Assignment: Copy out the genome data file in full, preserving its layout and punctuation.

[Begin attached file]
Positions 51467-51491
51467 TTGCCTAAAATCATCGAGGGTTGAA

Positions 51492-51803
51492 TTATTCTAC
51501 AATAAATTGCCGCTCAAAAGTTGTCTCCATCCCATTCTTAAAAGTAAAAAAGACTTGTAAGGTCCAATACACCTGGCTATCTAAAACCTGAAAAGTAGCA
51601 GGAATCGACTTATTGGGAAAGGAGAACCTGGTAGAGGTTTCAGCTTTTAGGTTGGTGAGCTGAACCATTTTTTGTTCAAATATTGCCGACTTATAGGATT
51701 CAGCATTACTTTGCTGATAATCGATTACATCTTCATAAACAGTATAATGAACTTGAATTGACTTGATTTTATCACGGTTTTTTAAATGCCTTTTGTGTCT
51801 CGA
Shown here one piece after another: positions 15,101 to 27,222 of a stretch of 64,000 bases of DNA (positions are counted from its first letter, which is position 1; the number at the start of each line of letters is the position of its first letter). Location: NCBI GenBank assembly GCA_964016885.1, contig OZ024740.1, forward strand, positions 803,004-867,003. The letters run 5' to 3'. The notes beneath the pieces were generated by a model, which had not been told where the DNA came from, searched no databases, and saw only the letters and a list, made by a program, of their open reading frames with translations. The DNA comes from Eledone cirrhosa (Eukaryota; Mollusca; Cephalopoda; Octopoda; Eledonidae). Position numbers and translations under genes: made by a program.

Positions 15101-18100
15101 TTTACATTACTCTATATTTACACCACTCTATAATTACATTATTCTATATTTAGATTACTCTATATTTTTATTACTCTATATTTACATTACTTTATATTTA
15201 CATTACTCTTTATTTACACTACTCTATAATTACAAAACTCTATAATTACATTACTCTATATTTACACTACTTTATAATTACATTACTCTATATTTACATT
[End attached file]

Positions 51467-51491
51467 TTGCCTAAAATCATCGAGGGTTGAA

Positions 51492-51803
51492 TTATTCTAC
51501 AATAAATTGCCGCTCAAAAGTTGTCTCCATCCCATTCTTAAAAGTAAAAAAGACTTGTAAGGTCCAATACACCTGGCTATCTAAAACCTGAAAAGTAGCA
51601 GGAATCGACTTATTGGGAAAGGAGAACCTGGTAGAGGTTTCAGCTTTTAGGTTGGTGAGCTGAACCATTTTTTGTTCAAATATTGCCGACTTATAGGATT
51701 CAGCATTACTTTGCTGATAATCGATTACATCTTCATAAACAGTATAATGAACTTGAATTGACTTGATTTTATCACGGTTTTTTAAATGCCTTTTGTGTCT
51801 CGA
Shown here one piece after another: positions 15,101 to 27,222 of a stretch of 64,000 bases of DNA (positions are counted from its first letter, which is position 1; the number at the start of each line of letters is the position of its first letter). Location: NCBI GenBank assembly GCA_964016885.1, contig OZ024740.1, forward strand, positions 803,004-867,003. The letters run 5' to 3'. The notes beneath the pieces were generated by a model, which had not been told where the DNA came from, searched no databases, and saw only the letters and a list, made by a program, of their open reading frames with translations. The DNA comes from Eledone cirrhosa (Eukaryota; Mollusca; Cephalopoda; Octopoda; Eledonidae). Position numbers and translations under genes: made by a program.

Positions 15101-18100
15101 TTTACATTACTCTATATTTACACCACTCTATAATTACATTATTCTATATTTAGATTACTCTATATTTTTATTACTCTATATTTACATTACTTTATATTTA
15201 CATTACTCTTTATTTACACTACTCTATAATTACAAAACTCTATAATTACATTACTCTATATTTACACTACTTTATAATTACATTACTCTATATTTACATT